Why security?

I went to Stanford for computer science and like many PhD students, I was somewhat aimless. At the time, people barely realized the importance of security for the Web. Then Netscape Navigator appeared as the first commercial browser and for this browser, Netscape came up with this new protocol called secure sockets layer or SSL. My advisor suggested that I look for its weaknesses. I liked the process of looking at systems from a different perspective than the people who built them and trying to think creatively of all the ways in which they could fail.

Tell us about the great Netflix caper.

My colleague at the University of Texas, Arvind Narayanan, and I were already working on various privacy-related things and then one day he walked into my office and said, ‘Did you hear Netflix released this huge dataset for their data mining competition and they claim it’s all anonymous? There is no way to reconstruct people’s identities.’ And that just sounded bogus. The challenge was to actually show this in a rigorous fashion. So we just went and wrote a simple program that scraped information from a separate Internet movie database website and tried to match it against what was in the Netflix Prize dataset. And it worked.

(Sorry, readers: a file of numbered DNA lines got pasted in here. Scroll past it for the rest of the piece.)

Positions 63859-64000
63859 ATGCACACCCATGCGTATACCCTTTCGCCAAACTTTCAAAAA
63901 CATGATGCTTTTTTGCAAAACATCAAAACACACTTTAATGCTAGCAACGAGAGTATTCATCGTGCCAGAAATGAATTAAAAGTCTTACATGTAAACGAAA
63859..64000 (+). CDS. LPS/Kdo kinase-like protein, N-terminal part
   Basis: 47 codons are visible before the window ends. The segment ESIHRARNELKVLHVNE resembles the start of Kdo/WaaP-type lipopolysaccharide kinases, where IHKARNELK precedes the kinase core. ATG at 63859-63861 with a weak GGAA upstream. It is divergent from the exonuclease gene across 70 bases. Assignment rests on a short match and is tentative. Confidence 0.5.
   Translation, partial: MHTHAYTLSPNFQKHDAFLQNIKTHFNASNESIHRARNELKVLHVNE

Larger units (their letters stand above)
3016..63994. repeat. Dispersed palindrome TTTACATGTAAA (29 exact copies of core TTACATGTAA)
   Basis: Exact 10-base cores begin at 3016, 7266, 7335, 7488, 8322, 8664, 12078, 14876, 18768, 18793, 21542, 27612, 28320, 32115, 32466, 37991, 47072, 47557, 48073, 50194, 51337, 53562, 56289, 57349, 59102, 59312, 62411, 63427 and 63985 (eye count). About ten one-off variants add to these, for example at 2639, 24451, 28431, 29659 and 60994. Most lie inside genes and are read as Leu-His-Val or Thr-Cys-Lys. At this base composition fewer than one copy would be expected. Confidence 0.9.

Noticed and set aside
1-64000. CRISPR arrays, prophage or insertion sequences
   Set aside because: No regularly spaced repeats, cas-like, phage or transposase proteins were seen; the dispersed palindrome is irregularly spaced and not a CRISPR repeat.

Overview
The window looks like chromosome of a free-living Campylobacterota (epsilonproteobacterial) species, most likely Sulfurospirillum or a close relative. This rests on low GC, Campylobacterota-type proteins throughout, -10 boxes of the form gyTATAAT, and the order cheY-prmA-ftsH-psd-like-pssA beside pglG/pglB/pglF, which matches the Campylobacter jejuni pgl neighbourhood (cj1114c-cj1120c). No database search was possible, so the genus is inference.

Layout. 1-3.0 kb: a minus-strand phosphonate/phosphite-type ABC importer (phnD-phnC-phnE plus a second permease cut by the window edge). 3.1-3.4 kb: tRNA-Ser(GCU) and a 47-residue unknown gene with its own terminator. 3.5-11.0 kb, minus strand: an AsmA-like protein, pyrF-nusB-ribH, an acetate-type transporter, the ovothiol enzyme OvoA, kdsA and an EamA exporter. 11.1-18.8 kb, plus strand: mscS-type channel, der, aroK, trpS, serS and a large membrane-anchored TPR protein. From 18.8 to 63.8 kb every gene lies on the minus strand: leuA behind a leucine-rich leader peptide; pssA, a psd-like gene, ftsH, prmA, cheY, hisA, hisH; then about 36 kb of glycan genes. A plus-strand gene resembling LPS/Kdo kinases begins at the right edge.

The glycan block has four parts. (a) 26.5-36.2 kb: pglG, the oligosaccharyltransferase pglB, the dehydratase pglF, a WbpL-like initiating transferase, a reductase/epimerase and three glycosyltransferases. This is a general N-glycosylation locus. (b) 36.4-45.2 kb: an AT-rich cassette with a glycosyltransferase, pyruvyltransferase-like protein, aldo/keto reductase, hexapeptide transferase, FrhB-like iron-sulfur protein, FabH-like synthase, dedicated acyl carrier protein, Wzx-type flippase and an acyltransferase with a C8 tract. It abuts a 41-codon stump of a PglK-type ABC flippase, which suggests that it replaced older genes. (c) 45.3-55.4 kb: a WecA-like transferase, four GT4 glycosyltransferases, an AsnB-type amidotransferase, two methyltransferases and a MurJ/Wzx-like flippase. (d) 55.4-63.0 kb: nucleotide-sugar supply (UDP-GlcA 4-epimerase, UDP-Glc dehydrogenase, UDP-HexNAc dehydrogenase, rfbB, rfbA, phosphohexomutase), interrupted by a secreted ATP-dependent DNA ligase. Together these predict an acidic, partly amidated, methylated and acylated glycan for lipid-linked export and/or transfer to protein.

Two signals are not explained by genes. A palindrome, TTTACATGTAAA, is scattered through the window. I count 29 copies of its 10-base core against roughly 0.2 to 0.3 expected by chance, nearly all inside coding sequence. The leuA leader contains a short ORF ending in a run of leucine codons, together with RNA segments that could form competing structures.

What did you conclude?

The implications went beyond this particular dataset. We showed that, in general, it is very difficult to ‘anonymize’ data so that it cannot be re-identified.

Does knowing what you know make you afraid to put secure information online?

I’m not paranoid, in part because I know that technology can only do so much. And it’s very important to understand we need non-technological protections like legal and regulatory protections. As an example of this, using credit cards online doesn’t bother me because I know that even if there is a fraudulent charge, I don’t have liability. That’s an example of a legal mechanism or a regulatory mechanism that mitigates damage from technological vulnerabilities.

Tell us about the research you’re doing now.

There are several projects that I am trying to get started here. Machine learning is big these days. These amazing services that we see on our mobile phones like image recognition, voice recognition and natural text translation are all enabled by collecting massive amounts of information from people and then having pretty clever algorithms learn from it.